Aug. 1, 2023 – People with type 2 diabetes who drank the fermented tea beverage kombucha for a month lowered their blood sugar from dangerous to safe levels, a small new pilot study from Georgetown University shows.
Kombucha is made from tea fermented with bacteria and yeasts. The drink’s history dates back to 200 B.C. in China, and it has become so popular in recent years that it is stocked in major grocery stores and quick marts. This latest study, published Monday in Frontiers in Nutrition, logged the blood sugar levels of 12 people who drank 8 ounces of ginger-flavored kombucha daily for 4 weeks. It compared that data with their blood sugar levels during another 4-week period of drinking a similar-tasting placebo drink.
The average age of people in the study was 57 years old. Nine were women, six of the people were Black, and the other six were White. Nine were on insulin therapy.
On average, their fasting blood glucose levels decreased from 164 milligrams to 116 milligrams per deciliter after drinking kombucha. The American Diabetes Association recommends blood sugar levels before meals between 70 and 130 milligrams per deciliter, according to a summary of the research published by the university.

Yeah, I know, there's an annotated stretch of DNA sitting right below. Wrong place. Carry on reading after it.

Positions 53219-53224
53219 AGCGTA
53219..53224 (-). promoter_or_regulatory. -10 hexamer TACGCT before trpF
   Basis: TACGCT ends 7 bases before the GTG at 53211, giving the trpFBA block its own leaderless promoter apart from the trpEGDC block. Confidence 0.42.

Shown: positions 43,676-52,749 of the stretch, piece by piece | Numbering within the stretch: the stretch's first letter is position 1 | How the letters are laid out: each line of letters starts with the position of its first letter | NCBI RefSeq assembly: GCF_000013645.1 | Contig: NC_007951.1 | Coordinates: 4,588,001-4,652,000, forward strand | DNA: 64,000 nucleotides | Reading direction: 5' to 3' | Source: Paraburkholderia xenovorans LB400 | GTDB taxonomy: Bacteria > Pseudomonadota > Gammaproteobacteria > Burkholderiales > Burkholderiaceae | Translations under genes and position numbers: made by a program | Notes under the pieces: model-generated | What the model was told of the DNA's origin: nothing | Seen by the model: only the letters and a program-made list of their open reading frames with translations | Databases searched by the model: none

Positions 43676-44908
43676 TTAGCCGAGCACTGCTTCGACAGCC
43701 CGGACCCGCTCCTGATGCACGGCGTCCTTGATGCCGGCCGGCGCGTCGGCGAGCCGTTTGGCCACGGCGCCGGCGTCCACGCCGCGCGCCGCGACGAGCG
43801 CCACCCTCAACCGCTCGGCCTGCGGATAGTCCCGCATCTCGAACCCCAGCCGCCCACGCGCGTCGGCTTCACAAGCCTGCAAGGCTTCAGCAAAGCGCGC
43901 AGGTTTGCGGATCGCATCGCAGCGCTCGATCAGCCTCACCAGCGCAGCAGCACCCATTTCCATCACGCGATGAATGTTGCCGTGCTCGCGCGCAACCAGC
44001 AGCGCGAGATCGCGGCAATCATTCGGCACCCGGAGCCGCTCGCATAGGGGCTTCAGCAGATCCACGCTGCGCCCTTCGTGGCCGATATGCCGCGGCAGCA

“Some laboratory and rodent studies of kombucha have shown promise, and one small study in people without diabetes showed kombucha lowered blood sugar, but to our knowledge, this is the first clinical trial examining effects of kombucha in people with diabetes,” researcher Dan Merenstein, MD, a Georgetown professor of human science and family medicine, said in a statement. “A lot more research needs to be done, but this is very promising.”
A strength of the research was that people were not told to change their diets during the study, Merenstein said.
The kombucha used in the study was made by Washington, DC-based maker Craft Kombucha, which is being rebranded as Brindle Boxer Kombucha. The researchers said the major bacteria and yeasts in kombucha are likely to be similar between varying brands and batches.
More than 33 million people in the U.S. have type 2 diabetes, according to the CDC. If it's not managed, the condition results in high blood sugar levels that can lead to heart disease, vision loss, and kidney disease.